Muscle trauma is one of the most common and repetitive types of injury in humans. Owing to the regenerative functions of Muscle Stem Cells (MuSCs), the injured myotome can fully regain its structural and functional integrity within just a few days. In addition to this remarkable regenerative function, MuSCs also play a significant role in the maintenance of muscle homeostasis under the normal condition. On the other hand, the decline in MuSCs function is implicated in muscle wasting diseases and several forms of muscular dystrophy. The functions of MuSCs are influenced by the niche it occupies. For example, the niche emits signals to regulate MuSCs quiescence in the uninjured state, or activation when regeneration is required. Understanding how these signaling pathways control quiescence and activation of MuSCs is essential to devise the next generation of therapeutic approaches for diseases of MuSCs dysfunction. We recently described a novel signaling pathway in MuSCs that stimulates regenerative myogenesis by epigenetically activating the transcription of the Myog promoter. In this pathway, Per-Arnt-Sim domain Kinase (PASK) phosphorylates WD40-domain repeat 5 (Wdr5) at the onset of the myogenesis program. Phosphorylated Wdr5 stimulates the Myog transcription by inducing histone H3 trimethylation at lysine 4 (H3K4me3) and the recruitment of the MyoD transcription factor at the Myog promoter. We present evidence that PASK expression and activity is induced in regenerating myoblasts by signaling cues such as insulin and nutrients in mTOR complex 1 dependent manner. Functionally, loss of Pask in mice retards regenerative myogenesis, and over-expression of PASK depletes the stem cells. Thus, we hypothesize that PASK plays a role balancing self-renewal vs differentiation during regeneration. Building upon these data, in this proposal, we will investigate how PASK expression and activity is regulated in the regenerating myoblast (Specific Aim 1). In activated MuSCs, PASK phosphorylated Wdr5 induces H3K4me3 modification, MyoD recruitment and nucleosomal remodeling on the Myog promoter yet the mechanism is not clear.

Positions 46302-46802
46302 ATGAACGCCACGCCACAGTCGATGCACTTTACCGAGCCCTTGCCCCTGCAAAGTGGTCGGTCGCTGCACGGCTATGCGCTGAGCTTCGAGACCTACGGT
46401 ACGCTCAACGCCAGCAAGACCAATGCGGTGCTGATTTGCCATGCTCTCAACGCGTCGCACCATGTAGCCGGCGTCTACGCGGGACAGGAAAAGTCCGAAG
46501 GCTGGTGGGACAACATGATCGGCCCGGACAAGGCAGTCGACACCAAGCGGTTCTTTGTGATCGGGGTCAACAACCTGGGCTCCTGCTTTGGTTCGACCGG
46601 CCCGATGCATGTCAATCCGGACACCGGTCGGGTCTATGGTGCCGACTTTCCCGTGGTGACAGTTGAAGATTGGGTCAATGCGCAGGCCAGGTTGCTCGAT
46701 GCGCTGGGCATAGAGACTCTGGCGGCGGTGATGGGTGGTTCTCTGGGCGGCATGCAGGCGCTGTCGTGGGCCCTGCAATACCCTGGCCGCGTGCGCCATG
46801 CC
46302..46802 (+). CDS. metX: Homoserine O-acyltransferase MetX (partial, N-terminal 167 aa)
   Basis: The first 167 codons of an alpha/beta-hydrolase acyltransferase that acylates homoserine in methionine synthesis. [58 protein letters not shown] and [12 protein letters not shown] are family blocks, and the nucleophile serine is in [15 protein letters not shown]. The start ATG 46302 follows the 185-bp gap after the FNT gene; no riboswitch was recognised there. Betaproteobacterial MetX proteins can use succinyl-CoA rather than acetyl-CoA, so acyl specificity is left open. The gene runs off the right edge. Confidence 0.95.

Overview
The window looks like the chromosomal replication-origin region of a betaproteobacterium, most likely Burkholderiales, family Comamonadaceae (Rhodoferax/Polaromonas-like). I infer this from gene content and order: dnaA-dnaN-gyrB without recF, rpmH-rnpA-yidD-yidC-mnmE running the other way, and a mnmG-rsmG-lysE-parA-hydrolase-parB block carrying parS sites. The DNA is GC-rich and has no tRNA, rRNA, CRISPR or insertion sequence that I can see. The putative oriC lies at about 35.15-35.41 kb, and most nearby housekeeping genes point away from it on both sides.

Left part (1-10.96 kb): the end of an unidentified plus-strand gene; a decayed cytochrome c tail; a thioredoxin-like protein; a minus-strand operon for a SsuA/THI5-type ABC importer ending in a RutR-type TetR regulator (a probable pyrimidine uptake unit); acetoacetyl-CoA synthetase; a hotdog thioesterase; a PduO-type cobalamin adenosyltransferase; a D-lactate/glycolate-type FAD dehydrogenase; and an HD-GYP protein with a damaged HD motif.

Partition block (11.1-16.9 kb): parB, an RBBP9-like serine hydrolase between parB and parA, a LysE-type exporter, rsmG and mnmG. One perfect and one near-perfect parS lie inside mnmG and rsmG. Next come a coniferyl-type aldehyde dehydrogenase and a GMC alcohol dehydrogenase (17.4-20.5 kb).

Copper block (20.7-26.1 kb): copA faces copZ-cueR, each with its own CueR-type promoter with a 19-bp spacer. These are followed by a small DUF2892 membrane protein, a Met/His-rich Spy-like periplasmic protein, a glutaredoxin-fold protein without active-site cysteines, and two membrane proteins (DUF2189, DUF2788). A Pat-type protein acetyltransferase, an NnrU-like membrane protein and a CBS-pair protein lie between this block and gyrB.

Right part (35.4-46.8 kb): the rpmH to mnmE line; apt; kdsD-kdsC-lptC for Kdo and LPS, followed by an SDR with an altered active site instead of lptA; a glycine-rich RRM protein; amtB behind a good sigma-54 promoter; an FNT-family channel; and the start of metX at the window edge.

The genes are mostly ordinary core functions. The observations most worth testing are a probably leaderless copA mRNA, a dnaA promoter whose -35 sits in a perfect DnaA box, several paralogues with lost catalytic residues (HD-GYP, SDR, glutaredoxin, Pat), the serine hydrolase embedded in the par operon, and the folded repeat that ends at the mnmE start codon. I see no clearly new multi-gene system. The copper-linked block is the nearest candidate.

In Specific Aim 2, we will extensively study two interacting partners of Wdr5 which could remodel the Myog promoter for its activation. Upon induction of Myogenin, Pax7 expression is down-regulated and terminal differentiation is established. Since PASK is an upstream regulator of the Myog expression, we are interested determining how loss or gain of PASK affects the self-renewing population during regeneration and normal aging process, which we will study in Specific Aim 3. Ultimately, these aims will allow us to understand how niche signaling cues control the balance between self-renewal and differentiation and how it can be exploited for improvement of physiological conditions such as sarcopenia.
Dysregulation of Muscle Stem Cell (MuSC) function contributes to many human diseases. Here, we describe a novel signaling pathway that stimulates MuSC differentiation, while suppressing self?renewal. We propose that this pathway can be therapeutically exploited for the treatment of age?associated muscle wasting.